Child's tunic with bands of Y-shapes
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In the Mamluk period (1260-1517) embroidery was used to decorate personal garments - including tunics, trousers, kerchiefs, and caps - and furnishings. The decorative repertoire ranged from geometric patterns, often in the form of repeated single units, to arabesque designs, and auspicious inscriptions. Figurative motifs and heraldic designs were also used.
The small size of this tunic indicates that it was probably made for a child, although the style is the same as those worn by adults. Generally wider than they were long, these garments have slit necks, and the individual parts were joined by ‘run and fell’ seams. This kind of manufacture marked a major change from the way similar clothes had been produced in Coptic Egypt.
The tunic is part of the large gift of embroideries and printed textiles acquired by Percy and Essie Newberry in Egypt between 1890 and 1930 and bequeathed to the Ashmolean Museum in the early 1940s
Child's tunic with bands of Y-shapes
Material and technique
linen, embroidered with dark-brown silk; with stitching in flax
Dimensionswidth at sleeve 57 x 63.2 cm max. (height x width)
width at hem 54.6 cm (width)
along height/width 20 / 20 threads/cm (thread count)
ground fabric .05 cm (thread diameter)
additional fibre, embroidery .05 cm (thread diameter)
No. of items
Presented by Professor Percy Newberry, 1941.
Wide bands of small Y-shapes alternate with plain fabric; the neckline, the top of the sleeves, and the front and back vertical centre have an additional line of embroidery with very small diamond shapes. At the base of the neck opening is a diamond-shaped medallion.
A complete child's tunic, radiocarbon dated to 1390 +/- 45. The length given as measurement corresponds to the height of the garment, width to sleeve end to sleeve end.
In: Barnes, Ruth and Marianne Ellis, ‘The Newberry Collection of Islamic Embroideries’, 4 vols, 2001, Oxford, Ashmolean Museum
Tunics worn by infants and children were miniature versions of adult ones. More of these small ones have survived than adult-sized ones; the explanation may be that dealers only retained the embroidered parts of larger tunics. The garments are very wide in shape and measure more across from cuff to cuff than from the back of the neck to the lower hem. Like this one they have slit necks, wide sleeves and are made up of pieces joined by run and fell seams. This is a radical change of style and manufacture from earlier 'Coptic' tunics that were woven in one piece from sleeve cuff to cuff on wide looms and decorated with tapestry-woven ornament.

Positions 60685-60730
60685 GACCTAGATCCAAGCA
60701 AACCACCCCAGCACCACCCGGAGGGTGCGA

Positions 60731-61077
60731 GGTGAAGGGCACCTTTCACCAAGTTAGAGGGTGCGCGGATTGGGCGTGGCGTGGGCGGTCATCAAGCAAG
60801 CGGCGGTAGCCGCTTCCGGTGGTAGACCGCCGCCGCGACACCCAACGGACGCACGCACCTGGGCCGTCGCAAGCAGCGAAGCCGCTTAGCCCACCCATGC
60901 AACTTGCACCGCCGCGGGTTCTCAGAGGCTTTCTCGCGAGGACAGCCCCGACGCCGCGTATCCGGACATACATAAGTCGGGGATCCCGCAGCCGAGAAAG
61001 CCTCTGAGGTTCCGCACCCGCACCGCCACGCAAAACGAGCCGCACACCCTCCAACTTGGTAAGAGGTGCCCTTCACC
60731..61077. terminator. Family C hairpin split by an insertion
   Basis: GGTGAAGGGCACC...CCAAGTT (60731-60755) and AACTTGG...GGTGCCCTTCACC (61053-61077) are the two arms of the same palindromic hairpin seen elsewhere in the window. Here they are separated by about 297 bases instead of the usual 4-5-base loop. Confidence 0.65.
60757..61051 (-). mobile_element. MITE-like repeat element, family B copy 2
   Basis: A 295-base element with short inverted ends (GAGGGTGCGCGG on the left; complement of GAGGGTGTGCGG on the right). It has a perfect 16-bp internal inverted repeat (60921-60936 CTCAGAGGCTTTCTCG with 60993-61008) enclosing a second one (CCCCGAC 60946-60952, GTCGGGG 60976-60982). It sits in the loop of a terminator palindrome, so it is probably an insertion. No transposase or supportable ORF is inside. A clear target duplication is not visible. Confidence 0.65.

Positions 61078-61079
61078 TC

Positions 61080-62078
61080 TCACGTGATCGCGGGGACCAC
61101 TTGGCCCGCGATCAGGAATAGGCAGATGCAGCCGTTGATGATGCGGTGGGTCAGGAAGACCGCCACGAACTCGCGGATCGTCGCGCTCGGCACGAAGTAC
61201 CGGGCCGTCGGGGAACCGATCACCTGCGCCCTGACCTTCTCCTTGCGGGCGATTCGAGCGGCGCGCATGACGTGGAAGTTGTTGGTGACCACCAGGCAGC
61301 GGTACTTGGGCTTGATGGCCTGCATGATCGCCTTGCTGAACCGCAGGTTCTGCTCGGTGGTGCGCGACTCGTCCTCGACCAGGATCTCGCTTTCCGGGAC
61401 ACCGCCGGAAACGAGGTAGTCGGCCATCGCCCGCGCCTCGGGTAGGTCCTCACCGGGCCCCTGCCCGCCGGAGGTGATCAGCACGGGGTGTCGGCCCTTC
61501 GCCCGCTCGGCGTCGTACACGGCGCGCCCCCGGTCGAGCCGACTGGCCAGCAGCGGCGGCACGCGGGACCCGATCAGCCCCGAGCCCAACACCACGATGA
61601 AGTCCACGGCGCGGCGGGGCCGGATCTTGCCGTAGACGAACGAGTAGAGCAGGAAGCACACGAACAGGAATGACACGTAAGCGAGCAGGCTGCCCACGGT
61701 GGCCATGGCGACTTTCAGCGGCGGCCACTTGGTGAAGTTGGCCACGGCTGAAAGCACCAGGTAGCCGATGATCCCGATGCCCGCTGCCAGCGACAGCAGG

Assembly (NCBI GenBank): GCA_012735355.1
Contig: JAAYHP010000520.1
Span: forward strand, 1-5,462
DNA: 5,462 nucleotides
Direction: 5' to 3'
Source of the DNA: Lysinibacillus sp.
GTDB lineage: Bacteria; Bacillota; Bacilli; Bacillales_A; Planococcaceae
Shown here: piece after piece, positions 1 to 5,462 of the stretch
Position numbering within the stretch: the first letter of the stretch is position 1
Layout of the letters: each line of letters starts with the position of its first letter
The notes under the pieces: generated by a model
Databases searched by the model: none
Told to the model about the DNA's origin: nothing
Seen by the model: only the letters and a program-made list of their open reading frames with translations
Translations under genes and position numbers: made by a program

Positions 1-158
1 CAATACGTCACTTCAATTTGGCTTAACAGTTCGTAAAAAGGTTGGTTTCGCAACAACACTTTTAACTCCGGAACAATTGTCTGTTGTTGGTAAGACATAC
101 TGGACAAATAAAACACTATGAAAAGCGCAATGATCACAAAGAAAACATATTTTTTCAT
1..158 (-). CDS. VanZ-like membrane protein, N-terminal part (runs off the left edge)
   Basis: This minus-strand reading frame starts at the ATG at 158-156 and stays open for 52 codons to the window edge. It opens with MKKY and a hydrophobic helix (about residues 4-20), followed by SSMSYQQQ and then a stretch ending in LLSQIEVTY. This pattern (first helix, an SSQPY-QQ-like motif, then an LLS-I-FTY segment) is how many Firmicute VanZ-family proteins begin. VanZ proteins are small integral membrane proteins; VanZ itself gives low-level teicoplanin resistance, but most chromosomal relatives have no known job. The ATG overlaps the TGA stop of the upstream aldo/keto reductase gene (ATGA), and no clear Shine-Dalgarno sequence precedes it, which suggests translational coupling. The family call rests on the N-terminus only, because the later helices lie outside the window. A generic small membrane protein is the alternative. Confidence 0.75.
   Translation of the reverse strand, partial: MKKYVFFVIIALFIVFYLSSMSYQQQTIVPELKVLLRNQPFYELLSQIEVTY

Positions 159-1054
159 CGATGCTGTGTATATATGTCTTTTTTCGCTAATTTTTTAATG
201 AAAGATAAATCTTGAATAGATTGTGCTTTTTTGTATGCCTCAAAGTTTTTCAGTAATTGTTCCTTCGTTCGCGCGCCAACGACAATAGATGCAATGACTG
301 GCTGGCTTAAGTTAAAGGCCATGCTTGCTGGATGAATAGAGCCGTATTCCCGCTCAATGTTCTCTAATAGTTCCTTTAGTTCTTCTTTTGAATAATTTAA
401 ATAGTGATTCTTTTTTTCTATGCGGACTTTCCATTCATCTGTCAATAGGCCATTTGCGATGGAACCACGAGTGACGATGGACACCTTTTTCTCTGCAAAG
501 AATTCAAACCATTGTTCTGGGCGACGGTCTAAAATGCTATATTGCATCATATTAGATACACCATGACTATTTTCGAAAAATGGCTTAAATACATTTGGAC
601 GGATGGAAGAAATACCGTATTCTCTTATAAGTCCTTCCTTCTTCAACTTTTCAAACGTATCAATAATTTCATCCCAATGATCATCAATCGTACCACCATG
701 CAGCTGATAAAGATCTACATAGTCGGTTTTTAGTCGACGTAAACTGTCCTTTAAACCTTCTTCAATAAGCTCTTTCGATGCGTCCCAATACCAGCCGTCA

Embroidery was employed to embellish the new style tunics constructed from narrow widths of cloth cut in straight simple pieces. The amount of embroidery varies. We find some with just two shoulder bands of pattern darning, others with long lines of narrow geometric pattern running in vertical and horizontal lines, and others, like this one, with panels filled with an all-over pattern of repeating motifs. Here the tiny motif is Y shaped, but rosettes, fish and little birds also occur on these panels. The tunic has embroidery around the neck opening, ending with a little diamond-shaped medallion looking rather like a necklace. It is tempting to think this arrangement may be derived from the wearing of amulets and has a protective talismanic function. Life in medieval Egypt could be very uncertain and was constantly threatened by recurring outbreaks of plague and famine caused by the Nile failing to flood enough land.
In: Ellis, Marianne, Embroideries and Samplers from Islamic Egypt (Oxford: Ashmolean Museum, in association with Greenville: Curious Works Press, 2001)
Barnes, Ruth and Marianne Ellis, ‘The Newberry Collection of Islamic Embroideries’, 4 vols, 2001, Oxford, Ashmolean Museum, vol. iii, vol. i pp. 14-15, vol. i
Ellis, Marianne, Embroideries and Samplers from Islamic Egypt (Oxford: Ashmolean Museum, in association with Greenville: Curious Works Press, 2001), no. 17 on p. 30, pp. 24 & 26, illus. pp. 30-31